50 Words or Less
The Miura IC-601 irons are an interesting departure from the company’s usual offerings. Blends traditional Miura with modern distance irons.
Owning a set of Miura irons is something of a rite of passage for golf gear heads. At some point, we’ll take the plunge to try a set, whether that means finding a steal on eBay or getting properly fit.
For some, however, the romance is short lived because the irons don’t match the owner’s ability. If you’re one of those golfers who wants to play Miura but needs more forgiveness and distance, the IC-601 may be the answer.
The IC-601 is stunning to look down at, simply for how unusual it is. My eyes went first to the thick, boxy top line. Miura owns that thick top line rather than beveling it to disguise it like many OEMs now do.
What I noticed next was the blade length. For a game improvement iron, it’s compact from heel to toe which makes the toe look very tall. Then there’s the plentiful offset. As you would expect, it’s shaped in artfully, but there’s still a lot of it.
An iron this unique deserves an interesting in the bag look, and it has that, too. It’s a hollow-body iron, which gives is a traditional silhouette, but the weight in the center is very modern.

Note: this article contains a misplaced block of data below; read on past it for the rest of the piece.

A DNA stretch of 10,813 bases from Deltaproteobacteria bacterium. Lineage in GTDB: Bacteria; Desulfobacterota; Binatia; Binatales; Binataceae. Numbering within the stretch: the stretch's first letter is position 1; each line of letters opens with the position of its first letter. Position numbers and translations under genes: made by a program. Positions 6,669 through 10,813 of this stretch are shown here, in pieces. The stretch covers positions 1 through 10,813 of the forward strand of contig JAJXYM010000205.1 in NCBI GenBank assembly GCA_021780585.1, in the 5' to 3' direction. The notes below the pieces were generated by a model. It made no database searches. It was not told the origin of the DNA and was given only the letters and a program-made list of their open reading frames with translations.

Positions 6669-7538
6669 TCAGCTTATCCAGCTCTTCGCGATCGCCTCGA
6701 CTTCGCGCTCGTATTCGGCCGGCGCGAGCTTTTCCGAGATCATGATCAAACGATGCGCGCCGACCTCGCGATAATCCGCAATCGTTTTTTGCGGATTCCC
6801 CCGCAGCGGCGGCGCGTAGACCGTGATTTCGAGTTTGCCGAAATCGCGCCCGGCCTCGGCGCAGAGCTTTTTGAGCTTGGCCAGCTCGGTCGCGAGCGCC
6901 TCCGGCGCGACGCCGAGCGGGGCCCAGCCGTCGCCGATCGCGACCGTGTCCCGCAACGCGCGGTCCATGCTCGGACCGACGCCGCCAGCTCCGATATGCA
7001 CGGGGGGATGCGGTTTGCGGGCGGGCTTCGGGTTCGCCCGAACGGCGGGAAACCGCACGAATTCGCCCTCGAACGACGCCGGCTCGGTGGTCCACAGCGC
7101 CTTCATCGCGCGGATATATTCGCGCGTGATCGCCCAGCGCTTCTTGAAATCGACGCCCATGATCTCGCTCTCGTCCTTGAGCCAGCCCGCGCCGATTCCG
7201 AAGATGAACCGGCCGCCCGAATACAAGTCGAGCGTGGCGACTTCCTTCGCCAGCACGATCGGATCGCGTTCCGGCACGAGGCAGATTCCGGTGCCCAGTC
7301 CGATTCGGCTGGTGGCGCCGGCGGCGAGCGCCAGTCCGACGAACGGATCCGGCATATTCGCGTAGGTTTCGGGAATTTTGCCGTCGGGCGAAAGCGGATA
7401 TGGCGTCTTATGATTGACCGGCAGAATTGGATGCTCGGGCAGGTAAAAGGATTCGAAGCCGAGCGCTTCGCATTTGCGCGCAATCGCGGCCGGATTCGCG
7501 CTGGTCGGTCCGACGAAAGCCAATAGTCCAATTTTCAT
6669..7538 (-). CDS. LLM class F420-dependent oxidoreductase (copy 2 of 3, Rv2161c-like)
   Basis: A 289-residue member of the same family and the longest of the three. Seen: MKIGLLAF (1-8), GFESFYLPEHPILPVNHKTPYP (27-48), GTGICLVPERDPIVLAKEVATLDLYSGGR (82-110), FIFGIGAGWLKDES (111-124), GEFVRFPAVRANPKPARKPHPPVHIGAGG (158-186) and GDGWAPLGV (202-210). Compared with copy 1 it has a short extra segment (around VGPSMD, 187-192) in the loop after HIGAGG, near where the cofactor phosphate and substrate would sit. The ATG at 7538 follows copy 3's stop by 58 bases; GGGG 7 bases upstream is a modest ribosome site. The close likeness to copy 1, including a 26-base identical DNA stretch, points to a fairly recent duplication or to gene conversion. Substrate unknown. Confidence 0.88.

Sound & Feel
When you think of Miura, “feel” is the #1 word that comes to mind. The company is renowned for making irons that feel unlike anything else. In my opinion, the IC-601 irons don’t measure up to that standard.
Let me be clear: these irons feel fine. They’re not clicky or hard, but they’re not soft and responsive either. The feedback is reasonable. The IC-601 suffers because of the inevitable comparisons to irons like the CB 1008 and the MB-001.
Based on appearance, you would guess that the IC-601 irons are the longest and most forgiving irons in the current Miura line up. You would be correct on both counts. While it’s not one of the massive SGI irons from the big OEMs, it does a lot to cover up mishits. As long as you’re picking good targets, small mishits will not cost you greens in regulation.
Similarly, these irons produce distances that are somewhere between traditional players irons and the modern, super-strong lofted SGI clubs. If you want to have the longest 7I in your weekly game, these are not for you. However, if you’ve lost 5-8 yards over the years and would like them back, these will certainly fit the bill.
The Miura IC-601 shows that the company wants to bring a wider range of players under the Miura umbrella. These irons have a look and feel that are unique from most of the GI/SGI irons available, but they provide many of the performance benefits. If you’ve been afraid that Miura irons are “over your head” in the past, the IC-601 is worth a try.